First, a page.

Anthony McCargar’s coltish black kitten Beelzebub (“Bub”) is far less vicious than his name suggests. The whiskered guard stands in the doorway that leads to McCargar’s underground heavy metal production label and DIY studio, Death Portal. It is down there, among the stacks of CDs, McCargar’s handmade Frankenstein taxidermy stage art, a wall of amps and Rolling Rock that McCargar spends hours of his free time listening to the howls and growls of 50 to 100 metal bands from around the world per day.
“I give them as much time as (studios) gave me – 10 to 15 seconds,” he said.
McCargar has been operating Death Portal since the late 1990s and is one of the few – if only – labels in Durango. He represents about 35 bands and specializes in small runs and limited-edition releases. McCargar’s space can be converted into a DIY studio if someone wants to record, but the bulk of the work is production-related.
“I promote bands from all over the world,” McCargar said. “I generate as much merch as I can. I collect bands, edit their CDs and their layout, send it off to a production company, or try to do it in-house depending on what they want.”
The picking and fiddle-playing of most Durango country, folk and bluegrass groups do not fit the brute force, heavy distortion and pentagrams of Death Portal. There is an abundance of string bands, but a lack of local labels to support them. Durango may be a music town with access to nearby music hubs such as Albuquerque and Denver, but the community is still isolated.
“You would be kind of nuts to be like, ‘I want a career in music. I’m going to move to Durango,’” said guitar and mandolin player of local bluegrass outfit StillHouse Junkies, Fred Kosak.
The lack of resources means bands do everything themselves. Such is the case with psych and desert rock group The Crags. The Crags released their latest record, “Bent,” in early 2017, which cost about $5,000 to record and produce. Lead singer Tracy Ford said that is about as cheap as it can get unless bands record themselves.
“I’m the most tech-savvy person in this whole band, and that’s not saying much,” Ford said.
The lion’s share of the $5,000 was spent on recording, which they paid a local studio to rent by the hour.
“We go in completely prepared,” Ford said.
It’s typical for bands to have all their songs dialed in before hitting the record button to save on the hourly rates. The Crags then outsourced CD production (Ford made the album art) to a company that also digitally distributed their music and provides analytics to see who’s listening. All the money the band makes from gigs and merchandise goes back into a band bank account.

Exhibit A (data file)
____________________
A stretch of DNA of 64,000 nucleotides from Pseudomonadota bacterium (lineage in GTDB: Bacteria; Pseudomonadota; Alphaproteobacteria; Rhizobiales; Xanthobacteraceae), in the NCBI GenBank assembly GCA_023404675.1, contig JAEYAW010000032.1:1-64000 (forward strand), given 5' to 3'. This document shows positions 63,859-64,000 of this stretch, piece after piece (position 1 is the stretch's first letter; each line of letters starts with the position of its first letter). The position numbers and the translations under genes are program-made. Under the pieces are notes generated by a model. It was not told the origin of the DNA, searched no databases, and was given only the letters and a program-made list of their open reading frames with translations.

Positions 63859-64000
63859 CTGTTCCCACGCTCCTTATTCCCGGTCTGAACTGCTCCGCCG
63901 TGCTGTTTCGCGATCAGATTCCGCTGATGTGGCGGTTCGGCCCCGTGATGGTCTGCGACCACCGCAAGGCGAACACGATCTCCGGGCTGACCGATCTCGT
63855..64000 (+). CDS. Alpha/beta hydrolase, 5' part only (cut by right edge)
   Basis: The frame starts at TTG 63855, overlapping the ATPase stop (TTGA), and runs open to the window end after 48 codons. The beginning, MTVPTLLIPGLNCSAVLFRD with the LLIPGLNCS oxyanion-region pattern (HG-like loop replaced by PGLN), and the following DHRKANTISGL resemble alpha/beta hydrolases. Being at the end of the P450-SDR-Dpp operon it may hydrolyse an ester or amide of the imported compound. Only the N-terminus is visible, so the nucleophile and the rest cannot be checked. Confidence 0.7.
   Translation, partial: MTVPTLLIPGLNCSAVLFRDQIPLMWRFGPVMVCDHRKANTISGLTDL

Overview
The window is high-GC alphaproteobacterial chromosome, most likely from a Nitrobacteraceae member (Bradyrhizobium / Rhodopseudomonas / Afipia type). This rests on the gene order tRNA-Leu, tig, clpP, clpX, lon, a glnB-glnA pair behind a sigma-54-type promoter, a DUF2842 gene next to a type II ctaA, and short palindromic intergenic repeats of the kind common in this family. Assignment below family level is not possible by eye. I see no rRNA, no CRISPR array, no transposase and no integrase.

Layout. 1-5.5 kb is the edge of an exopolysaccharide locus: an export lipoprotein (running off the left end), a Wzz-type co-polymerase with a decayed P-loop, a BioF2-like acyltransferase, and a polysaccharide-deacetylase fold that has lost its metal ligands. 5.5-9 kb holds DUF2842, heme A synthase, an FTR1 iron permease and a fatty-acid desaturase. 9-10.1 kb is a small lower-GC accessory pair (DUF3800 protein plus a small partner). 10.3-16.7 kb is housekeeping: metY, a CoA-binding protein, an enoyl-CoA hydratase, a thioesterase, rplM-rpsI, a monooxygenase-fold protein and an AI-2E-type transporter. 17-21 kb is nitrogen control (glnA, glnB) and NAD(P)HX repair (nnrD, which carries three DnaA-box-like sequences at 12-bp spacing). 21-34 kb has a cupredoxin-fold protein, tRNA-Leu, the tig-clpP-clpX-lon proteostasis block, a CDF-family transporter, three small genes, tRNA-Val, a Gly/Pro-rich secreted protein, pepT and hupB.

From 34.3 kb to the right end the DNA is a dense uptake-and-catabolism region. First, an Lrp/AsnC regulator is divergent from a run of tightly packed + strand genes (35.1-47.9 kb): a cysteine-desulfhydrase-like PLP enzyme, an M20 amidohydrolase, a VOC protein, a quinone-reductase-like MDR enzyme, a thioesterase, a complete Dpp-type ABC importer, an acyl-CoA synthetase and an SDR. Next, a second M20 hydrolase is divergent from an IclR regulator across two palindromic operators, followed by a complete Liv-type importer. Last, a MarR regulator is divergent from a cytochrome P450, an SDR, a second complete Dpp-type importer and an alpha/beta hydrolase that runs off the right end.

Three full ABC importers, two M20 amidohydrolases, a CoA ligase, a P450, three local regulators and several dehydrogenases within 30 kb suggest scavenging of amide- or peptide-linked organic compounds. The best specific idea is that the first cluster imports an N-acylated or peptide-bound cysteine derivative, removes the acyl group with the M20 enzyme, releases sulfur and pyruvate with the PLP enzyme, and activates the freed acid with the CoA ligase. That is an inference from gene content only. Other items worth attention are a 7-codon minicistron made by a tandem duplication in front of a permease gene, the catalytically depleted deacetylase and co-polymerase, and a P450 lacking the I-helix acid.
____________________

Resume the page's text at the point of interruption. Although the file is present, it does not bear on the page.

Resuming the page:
“We all have day jobs; we are all a lot older than the average musician. We are not doing this for money,” Ford said. “I’m in a totally different space from young people out there who are trying to make it.”
The StillHouse Junkies trio – Kosak, Alissa Wolf (fiddle) and Cody Tinnin (bass) – take their music careers more seriously than their whiskey.
“Our goal is to go big. All three of us are committed,” Wolf said.
Their dedication can be seen and heard. The musicians quickly find the same wavelength in the first few notes of the first song of nightly band practice. The group meets seven days a week, even if they have a gig, for two or three hours for rehearsal in Tinnin’s courtyard studio so he doesn’t have to travel with his boat-size bass. StillHouse Junkies will have played 16 gigs by the end of August alone.
“We try to expedite the 10-year grind by busting ass,” Tinnin said.
The young band formed in early 2017 and released their first record, “Over The Pass,” in April. The group launched a Kickstarter campaign to cover the costs of making the record and raised more than their $10,000 goal. A large chunk of that money went back to the donors as crowdfunding rewards.
“When we were telling people, ‘If you donate to our Kickstarter, you’ll get a T-shirt and hat,’ we didn’t have any (expletive) T-shirts and hats,” Tinnin said. “Without crowdfunding, we would not have a record, we would not have any merch.”
The group recorded at local studio Scooter’s Place and sent the songs to Grammy Award-winning audio engineer David Glasser in Boulder to master. Since releasing the record, the band manages all the day-to-day tedium of booking their busy gig schedule themselves. They stay organized through a group text that starts at 8 a.m. and doesn’t stop until they meet for practice.
StillHouse Junkies does not have the help of someone like McCargar to take any of the work off their hands. But McCargar still has a full-time job to support himself financially. The small basement operation is a labor of love, and it’s this attitude that allows Death Portal to exist.
“You almost need someone who is a retired trustfund-er with money to burn and doesn’t have to worry about profit because it would be a tough proposition,” Kosak said. “The arts in general in this country are not super-profitable.”
If an opportunity ever does arise for StillHouse Junkies to join a label, they would happily sign.
“Anything that would take stuff off of our plate so we can put more energy into the music part of it, that is the end-game,” Kosak said.